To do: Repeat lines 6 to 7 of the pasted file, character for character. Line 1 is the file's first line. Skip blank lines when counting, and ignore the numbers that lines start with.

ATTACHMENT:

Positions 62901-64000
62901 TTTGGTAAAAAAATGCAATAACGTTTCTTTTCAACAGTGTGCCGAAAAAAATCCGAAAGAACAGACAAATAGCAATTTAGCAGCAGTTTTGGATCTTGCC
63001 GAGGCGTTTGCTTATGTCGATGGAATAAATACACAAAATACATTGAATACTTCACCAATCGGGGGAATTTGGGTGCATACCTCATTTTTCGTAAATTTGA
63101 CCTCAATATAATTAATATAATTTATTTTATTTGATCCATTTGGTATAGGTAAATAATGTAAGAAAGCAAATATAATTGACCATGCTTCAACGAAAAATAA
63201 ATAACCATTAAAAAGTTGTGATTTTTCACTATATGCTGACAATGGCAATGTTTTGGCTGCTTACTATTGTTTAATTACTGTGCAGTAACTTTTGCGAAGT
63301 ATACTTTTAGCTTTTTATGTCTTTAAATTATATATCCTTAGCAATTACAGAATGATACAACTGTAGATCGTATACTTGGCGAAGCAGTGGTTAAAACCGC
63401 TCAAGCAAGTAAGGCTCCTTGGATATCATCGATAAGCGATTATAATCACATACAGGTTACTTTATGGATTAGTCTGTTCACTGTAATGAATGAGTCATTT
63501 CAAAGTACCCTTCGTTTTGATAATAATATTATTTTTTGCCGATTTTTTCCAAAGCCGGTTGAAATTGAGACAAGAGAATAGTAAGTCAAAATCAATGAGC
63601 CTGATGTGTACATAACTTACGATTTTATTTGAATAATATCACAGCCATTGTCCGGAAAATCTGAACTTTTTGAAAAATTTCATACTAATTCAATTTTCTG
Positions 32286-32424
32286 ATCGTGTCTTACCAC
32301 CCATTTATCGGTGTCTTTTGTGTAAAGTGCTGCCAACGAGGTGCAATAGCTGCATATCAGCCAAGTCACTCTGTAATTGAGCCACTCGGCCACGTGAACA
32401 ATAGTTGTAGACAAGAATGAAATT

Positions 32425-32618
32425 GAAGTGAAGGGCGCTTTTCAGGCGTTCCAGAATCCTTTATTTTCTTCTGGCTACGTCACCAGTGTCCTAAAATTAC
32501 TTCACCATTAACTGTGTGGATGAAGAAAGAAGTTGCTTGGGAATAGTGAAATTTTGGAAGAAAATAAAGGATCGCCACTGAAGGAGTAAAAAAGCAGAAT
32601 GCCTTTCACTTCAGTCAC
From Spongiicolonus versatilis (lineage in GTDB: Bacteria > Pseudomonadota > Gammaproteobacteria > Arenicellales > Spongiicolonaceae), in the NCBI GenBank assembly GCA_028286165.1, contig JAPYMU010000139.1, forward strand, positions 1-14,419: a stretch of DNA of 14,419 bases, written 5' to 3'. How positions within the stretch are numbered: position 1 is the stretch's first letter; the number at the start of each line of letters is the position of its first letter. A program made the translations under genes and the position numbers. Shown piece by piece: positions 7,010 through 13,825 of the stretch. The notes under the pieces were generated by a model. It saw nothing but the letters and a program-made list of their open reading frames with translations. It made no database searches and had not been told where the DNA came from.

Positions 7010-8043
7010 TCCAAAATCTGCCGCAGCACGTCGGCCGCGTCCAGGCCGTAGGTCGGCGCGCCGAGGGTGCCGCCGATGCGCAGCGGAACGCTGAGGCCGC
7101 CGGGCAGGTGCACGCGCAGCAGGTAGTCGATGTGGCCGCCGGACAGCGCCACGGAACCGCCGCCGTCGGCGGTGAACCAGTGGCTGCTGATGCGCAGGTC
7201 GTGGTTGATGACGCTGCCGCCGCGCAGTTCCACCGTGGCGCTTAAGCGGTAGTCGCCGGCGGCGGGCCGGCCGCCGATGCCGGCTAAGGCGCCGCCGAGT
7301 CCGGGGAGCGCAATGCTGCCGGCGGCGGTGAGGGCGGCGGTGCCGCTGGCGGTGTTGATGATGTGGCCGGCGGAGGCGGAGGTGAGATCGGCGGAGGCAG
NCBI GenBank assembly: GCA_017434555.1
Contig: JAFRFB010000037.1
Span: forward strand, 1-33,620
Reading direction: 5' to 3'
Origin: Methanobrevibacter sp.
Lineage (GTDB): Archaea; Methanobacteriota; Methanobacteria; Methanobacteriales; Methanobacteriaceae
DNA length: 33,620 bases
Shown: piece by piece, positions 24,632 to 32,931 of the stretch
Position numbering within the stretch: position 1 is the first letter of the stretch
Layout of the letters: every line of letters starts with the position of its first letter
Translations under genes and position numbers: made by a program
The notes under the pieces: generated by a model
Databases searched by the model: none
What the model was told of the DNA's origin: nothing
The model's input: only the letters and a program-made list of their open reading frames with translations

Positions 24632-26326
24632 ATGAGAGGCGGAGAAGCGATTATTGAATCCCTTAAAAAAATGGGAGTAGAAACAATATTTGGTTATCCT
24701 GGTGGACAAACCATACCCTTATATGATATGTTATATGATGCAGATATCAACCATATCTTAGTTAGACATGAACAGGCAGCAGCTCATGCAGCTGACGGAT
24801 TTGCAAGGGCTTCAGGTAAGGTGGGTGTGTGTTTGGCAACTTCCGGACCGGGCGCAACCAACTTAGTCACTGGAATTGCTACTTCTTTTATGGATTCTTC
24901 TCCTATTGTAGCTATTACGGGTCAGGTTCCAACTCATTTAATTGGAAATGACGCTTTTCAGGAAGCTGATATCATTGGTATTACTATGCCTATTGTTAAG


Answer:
63301 ATACTTTTAGCTTTTTATGTCTTTAAATTATATATCCTTAGCAATTACAGAATGATACAACTGTAGATCGTATACTTGGCGAAGCAGTGGTTAAAACCGC
63401 TCAAGCAAGTAAGGCTCCTTGGATATCATCGATAAGCGATTATAATCACATACAGGTTACTTTATGGATTAGTCTGTTCACTGTAATGAATGAGTCATTT